A legal weed bill easily cleared Rhode Island’s Senate earlier this week though it might still be some time before it actually becomes law.
Rhode Island’s Senate quickly passed the bill with a 29–9 vote Tuesday, putting it on track to the state’s House of Representatives before reaching the governor’s desk for a final signature.
Time is running out on the legislative session, which is due to end June 30, but the bill go to a special session like in Connecticut.
House Speaker K. Joseph Shekarchi told the Boston Globe the state can take its time to review all the legislation — two other proposals have been made this year — and he indicated it might be discussed in a fall session.
If passed, Rhode Island would be the fifth state this year to pass a legal weed bill, joining Connecticut, New Mexico, New York and Virginia. Rhode Island would also become the 20th state to legalize cannabis.
It’s a significant milestone after decades of public discussion and debate in Rhode Island, says Jared Moffat, state campaigns manager for advocacy group the Marijuana Policy Project (MPP).
“Polls have long shown that a majority of Rhode Islanders support ending marijuana prohibition, and now we’re closer than ever to getting the job done. Senate leaders deserve tremendous credit for their work on this important issue.”
MPP spearheaded a campaign to decriminalize cannabis possession in the state in 2012 and played a leading role in efforts to legalize and regulate adult-use weed in Rhode Island.
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Rhode Island’s bill, 2021-S-568A, would tax and regulate weed. The proposal was introduced in March and amended last week to include a Cannabis Control Commission.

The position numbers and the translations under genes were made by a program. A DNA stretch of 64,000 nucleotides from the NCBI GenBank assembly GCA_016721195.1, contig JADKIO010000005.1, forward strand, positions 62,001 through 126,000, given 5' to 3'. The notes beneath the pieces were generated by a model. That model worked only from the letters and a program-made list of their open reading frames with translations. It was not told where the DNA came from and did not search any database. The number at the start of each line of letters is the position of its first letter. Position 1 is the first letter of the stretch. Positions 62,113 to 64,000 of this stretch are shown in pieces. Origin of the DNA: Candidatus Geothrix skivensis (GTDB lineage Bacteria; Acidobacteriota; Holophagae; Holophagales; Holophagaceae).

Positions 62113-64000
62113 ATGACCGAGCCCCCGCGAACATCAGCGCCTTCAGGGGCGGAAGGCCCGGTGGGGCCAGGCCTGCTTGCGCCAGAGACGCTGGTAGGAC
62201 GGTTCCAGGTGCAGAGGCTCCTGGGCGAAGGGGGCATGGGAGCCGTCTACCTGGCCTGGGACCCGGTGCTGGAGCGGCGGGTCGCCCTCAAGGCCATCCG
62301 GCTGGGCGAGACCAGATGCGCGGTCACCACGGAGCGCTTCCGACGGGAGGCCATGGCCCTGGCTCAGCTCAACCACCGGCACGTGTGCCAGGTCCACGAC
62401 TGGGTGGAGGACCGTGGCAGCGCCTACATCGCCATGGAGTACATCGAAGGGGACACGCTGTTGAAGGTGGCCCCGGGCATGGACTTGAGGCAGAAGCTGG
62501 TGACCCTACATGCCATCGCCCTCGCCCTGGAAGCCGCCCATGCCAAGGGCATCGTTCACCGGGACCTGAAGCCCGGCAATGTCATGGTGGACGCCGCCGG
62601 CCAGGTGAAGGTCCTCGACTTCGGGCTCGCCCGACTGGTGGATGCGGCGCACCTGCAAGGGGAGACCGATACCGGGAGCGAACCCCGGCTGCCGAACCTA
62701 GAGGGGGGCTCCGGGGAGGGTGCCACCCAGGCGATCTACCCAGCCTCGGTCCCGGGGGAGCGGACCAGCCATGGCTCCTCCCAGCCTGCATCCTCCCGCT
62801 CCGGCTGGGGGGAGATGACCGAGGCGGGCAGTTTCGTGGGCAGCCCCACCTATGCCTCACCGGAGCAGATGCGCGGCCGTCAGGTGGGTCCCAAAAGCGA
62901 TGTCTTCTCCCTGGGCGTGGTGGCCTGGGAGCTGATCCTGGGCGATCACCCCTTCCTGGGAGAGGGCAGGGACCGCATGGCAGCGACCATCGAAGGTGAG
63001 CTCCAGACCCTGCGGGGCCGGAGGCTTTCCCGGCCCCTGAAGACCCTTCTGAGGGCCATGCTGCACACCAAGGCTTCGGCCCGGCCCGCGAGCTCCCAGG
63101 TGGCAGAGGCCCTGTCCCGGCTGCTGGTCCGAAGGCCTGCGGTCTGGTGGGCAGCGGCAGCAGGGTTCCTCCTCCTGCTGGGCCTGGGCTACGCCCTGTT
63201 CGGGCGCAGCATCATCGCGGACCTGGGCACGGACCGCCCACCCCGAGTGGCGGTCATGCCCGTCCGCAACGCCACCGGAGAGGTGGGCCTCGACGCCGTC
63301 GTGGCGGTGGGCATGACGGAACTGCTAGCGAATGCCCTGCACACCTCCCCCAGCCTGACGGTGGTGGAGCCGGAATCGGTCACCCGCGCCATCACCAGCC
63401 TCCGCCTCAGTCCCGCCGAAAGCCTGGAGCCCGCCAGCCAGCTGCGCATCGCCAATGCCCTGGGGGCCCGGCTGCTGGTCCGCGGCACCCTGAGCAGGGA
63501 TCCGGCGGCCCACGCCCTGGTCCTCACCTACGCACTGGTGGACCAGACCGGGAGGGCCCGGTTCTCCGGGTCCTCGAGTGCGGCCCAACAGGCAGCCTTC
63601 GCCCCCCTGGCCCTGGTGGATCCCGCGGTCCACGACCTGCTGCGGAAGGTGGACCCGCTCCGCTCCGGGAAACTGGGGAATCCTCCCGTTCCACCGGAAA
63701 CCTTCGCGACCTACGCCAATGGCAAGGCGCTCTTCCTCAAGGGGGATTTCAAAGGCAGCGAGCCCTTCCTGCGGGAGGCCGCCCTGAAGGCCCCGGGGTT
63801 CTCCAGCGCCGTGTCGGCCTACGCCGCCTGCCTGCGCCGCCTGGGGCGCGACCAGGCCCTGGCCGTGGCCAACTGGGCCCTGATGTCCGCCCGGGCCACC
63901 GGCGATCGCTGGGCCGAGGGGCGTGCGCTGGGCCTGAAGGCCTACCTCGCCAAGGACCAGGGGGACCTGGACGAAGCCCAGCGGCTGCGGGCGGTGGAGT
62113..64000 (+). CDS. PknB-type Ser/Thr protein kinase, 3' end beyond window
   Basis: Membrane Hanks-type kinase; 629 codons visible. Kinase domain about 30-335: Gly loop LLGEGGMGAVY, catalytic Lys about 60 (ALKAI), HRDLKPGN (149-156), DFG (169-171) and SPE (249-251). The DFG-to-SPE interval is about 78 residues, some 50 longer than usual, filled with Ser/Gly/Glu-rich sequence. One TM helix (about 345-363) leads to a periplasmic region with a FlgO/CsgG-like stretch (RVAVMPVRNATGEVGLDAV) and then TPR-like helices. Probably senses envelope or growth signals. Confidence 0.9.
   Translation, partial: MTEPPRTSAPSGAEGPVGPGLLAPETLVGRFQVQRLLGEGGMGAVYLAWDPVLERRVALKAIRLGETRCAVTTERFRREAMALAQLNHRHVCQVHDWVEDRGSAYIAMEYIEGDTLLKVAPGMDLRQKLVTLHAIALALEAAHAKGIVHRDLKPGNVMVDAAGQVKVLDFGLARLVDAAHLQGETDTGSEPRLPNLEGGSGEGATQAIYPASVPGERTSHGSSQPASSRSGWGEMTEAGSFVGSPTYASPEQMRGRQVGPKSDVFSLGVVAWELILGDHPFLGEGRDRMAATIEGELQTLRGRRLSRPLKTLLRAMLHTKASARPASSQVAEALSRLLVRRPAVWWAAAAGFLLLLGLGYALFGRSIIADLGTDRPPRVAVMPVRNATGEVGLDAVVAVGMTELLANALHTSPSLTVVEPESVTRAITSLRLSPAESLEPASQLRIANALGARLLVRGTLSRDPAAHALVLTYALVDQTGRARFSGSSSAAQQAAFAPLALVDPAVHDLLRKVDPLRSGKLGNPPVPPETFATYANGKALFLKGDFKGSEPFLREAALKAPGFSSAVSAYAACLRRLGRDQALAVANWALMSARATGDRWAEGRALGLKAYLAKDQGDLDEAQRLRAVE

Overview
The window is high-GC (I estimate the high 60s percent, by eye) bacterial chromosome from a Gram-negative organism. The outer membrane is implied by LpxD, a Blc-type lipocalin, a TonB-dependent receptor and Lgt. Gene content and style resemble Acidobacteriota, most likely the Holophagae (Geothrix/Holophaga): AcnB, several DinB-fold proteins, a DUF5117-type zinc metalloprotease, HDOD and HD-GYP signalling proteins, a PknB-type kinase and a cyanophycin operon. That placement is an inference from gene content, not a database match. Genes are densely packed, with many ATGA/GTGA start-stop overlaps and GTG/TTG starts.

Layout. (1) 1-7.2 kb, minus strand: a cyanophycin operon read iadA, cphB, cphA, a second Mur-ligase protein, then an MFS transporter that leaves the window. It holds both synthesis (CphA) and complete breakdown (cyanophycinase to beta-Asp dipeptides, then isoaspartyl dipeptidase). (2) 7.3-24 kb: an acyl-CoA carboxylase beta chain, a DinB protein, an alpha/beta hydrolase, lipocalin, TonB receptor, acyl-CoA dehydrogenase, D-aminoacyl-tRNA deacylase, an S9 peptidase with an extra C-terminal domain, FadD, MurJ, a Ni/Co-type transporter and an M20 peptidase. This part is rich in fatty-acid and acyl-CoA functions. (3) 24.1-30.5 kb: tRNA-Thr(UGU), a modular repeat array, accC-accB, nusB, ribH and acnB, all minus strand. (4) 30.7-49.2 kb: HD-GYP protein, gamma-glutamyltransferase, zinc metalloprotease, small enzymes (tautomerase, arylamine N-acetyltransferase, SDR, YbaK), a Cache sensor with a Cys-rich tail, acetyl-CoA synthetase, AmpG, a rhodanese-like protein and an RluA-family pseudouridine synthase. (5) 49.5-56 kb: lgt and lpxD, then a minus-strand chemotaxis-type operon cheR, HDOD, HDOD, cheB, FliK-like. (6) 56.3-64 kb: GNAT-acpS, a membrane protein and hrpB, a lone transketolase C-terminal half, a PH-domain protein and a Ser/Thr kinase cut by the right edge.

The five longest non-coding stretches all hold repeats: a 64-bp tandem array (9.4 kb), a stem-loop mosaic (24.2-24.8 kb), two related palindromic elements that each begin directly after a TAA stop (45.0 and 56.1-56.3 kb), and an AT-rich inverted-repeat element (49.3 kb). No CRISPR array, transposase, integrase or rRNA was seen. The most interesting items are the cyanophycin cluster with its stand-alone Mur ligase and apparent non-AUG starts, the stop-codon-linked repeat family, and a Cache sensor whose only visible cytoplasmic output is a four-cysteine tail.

The five-member commission would oversee the licensing structure, which includes cultivation, manufacturing, retail and testing of weed.
Possession of up to one ounce would be allowed for people 21 and over and self-cultivation of plants would be permitted, similar to the neighbouring state of Massachusetts.
Consuming cannabis wouldn’t be allowed in public places. Unsealed containers of weed would be prohibited from being in the passenger side of a car too.
Similar to other states’ cannabis legislation, Rhode Island’s bill would facilitate a fee-free mandatory expungement process for weed-related offences through a Cannabis Equity Fund, which would also provide technical and grant assistance to those who qualify.
One-third of licences will be reserved for people from communities that have been disproportionately impacted by the war on drugs.
Gov. Dan McKee included regulating and taxing weed for adults in his budget proposal but that was removed last week, MPP noted. Rep. Scott Slater also introduced a bill at the end of May, which hasn’t been taken up by the House Judiciary Committee.
Given the quick vote in the Senate and the governor previously expressing support for legalization, Rhode Island is in a likely position to legalize weed.
“Cannabis legalization is a monumental shift in public policy that effectively creates a new economy,” said bill sponsor Senator Joshua Miller in a statement. “We want to ensure as many Rhode Islanders as possible have the opportunity to participate in this new economy. That is why we set low, tiered licensing fees and we are also calling for the creation of a Cannabis Equity Fund to help individuals who have been directly and indirectly impacted by our past policy of prohibition.”